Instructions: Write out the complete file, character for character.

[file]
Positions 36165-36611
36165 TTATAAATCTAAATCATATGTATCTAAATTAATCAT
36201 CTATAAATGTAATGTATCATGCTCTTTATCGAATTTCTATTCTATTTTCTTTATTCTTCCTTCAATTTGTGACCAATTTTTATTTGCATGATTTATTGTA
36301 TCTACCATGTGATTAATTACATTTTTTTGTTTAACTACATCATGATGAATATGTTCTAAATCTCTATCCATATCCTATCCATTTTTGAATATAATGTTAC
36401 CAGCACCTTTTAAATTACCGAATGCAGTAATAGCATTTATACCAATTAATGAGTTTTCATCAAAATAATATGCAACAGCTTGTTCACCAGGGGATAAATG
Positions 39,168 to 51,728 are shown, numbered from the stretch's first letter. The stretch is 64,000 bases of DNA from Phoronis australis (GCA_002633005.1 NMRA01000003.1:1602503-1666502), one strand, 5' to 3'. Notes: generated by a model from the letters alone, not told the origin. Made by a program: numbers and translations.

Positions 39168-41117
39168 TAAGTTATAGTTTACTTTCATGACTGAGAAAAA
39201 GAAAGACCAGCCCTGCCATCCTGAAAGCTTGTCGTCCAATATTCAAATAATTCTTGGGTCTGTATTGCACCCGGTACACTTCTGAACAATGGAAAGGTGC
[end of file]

Positions 36165-36611
36165 TTATAAATCTAAATCATATGTATCTAAATTAATCAT
36201 CTATAAATGTAATGTATCATGCTCTTTATCGAATTTCTATTCTATTTTCTTTATTCTTCCTTCAATTTGTGACCAATTTTTATTTGCATGATTTATTGTA
36301 TCTACCATGTGATTAATTACATTTTTTTGTTTAACTACATCATGATGAATATGTTCTAAATCTCTATCCATATCCTATCCATTTTTGAATATAATGTTAC
36401 CAGCACCTTTTAAATTACCGAATGCAGTAATAGCATTTATACCAATTAATGAGTTTTCATCAAAATAATATGCAACAGCTTGTTCACCAGGGGATAAATG
Positions 39,168 to 51,728 are shown, numbered from the stretch's first letter. The stretch is 64,000 bases of DNA from Phoronis australis (GCA_002633005.1 NMRA01000003.1:1602503-1666502), one strand, 5' to 3'. Notes: generated by a model from the letters alone, not told the origin. Made by a program: numbers and translations.

Positions 39168-41117
39168 TAAGTTATAGTTTACTTTCATGACTGAGAAAAA
39201 GAAAGACCAGCCCTGCCATCCTGAAAGCTTGTCGTCCAATATTCAAATAATTCTTGGGTCTGTATTGCACCCGGTACACTTCTGAACAATGGAAAGGTGC